Tag Archives: Norway

The Emotions of Climate Apathy: Emotion Management and Movement Non-participation

By Kari Norgaard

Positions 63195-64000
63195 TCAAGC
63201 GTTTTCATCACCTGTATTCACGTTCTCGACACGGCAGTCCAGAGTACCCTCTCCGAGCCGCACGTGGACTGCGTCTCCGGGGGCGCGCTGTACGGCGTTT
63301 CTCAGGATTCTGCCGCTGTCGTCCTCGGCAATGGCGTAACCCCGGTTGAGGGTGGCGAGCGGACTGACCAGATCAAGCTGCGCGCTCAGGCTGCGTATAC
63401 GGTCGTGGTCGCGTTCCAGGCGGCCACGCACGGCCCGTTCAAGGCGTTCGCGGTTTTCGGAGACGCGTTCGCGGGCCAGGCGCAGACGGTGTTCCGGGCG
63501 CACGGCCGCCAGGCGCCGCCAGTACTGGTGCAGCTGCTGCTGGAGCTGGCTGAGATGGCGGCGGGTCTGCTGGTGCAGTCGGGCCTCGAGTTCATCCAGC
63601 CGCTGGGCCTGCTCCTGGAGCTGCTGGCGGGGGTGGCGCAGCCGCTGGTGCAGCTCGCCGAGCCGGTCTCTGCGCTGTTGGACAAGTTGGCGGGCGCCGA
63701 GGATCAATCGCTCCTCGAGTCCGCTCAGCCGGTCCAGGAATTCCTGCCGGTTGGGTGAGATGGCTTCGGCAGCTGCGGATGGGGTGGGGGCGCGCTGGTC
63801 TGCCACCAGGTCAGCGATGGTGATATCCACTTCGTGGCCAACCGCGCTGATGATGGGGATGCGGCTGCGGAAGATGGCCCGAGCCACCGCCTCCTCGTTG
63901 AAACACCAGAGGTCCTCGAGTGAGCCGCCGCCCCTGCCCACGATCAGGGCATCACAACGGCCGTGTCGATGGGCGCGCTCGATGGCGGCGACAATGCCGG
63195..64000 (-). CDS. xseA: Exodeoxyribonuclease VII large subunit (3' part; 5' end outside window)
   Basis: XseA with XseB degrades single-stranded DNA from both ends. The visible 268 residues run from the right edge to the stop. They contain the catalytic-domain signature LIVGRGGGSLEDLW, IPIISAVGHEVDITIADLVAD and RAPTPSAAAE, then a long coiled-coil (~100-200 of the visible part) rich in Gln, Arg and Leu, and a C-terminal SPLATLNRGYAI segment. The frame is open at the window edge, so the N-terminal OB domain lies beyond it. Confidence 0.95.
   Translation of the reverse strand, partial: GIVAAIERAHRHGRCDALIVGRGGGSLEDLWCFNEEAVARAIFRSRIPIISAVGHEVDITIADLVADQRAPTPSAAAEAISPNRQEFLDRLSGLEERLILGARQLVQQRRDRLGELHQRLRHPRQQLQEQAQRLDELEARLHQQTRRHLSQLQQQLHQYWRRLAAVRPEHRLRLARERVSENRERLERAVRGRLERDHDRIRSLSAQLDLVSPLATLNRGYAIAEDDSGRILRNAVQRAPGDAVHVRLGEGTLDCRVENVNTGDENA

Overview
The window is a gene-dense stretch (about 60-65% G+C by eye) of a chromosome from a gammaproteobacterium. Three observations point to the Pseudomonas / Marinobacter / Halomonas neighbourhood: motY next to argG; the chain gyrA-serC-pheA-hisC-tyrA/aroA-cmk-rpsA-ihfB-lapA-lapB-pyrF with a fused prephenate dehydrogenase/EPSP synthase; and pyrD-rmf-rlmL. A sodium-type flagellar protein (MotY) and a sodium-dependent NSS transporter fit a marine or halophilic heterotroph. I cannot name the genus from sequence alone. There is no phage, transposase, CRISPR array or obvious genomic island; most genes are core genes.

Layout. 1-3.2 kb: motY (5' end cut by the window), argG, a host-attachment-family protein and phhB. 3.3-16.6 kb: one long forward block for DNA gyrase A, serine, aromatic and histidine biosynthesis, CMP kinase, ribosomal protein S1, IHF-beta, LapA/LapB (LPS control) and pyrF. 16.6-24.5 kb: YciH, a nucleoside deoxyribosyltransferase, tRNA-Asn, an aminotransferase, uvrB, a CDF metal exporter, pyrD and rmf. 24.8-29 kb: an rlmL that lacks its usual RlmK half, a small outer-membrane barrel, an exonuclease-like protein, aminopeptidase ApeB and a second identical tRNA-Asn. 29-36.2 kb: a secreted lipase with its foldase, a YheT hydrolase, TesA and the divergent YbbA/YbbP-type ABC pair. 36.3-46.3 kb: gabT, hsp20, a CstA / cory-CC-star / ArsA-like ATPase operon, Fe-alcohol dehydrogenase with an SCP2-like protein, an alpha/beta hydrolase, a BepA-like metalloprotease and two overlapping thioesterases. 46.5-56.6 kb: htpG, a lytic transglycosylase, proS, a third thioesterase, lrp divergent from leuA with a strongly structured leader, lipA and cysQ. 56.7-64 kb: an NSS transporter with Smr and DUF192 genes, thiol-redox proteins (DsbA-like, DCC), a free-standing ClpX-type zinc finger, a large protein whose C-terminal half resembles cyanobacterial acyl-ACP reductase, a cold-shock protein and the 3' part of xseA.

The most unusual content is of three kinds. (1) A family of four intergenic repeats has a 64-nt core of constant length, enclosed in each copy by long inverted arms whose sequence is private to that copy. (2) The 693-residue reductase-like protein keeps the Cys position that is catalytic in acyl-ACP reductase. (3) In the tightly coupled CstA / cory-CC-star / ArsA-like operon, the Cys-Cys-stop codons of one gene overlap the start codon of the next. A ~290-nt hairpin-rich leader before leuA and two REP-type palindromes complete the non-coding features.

Emotions can get us into the streets, but can they keep us silent, too? Social movement scholars have paid attention to emotions in recent years, but we still focus primarily on how emotions shape social action rather than how they may prevent it. In the case of public response to global warming, I find the latter to be particularly interesting. Global climate change is not only the single most significant environmental issue of our time, widespread and potentially catastrophic social impacts are predicted from sea level rise and changing patterns of precipitation and disease. As events from Hurricane Katrina and Super-storm Sandy to pine bark beetle infestations in Colorado and melting permafrost in Alaska reveal, changing climactic conditions will increasingly jeopardizes state economic resources, exacerbate social inequality, alter community structures, and generate new patterns of economic and social conflict. For nearly three decades, natural and physical scientists have provided increasingly clear and dire assessments of the alteration in the biophysical world. Yet despite these urgent warnings, human social and political response to ecological degradation remains wholly inadequate. Continue reading

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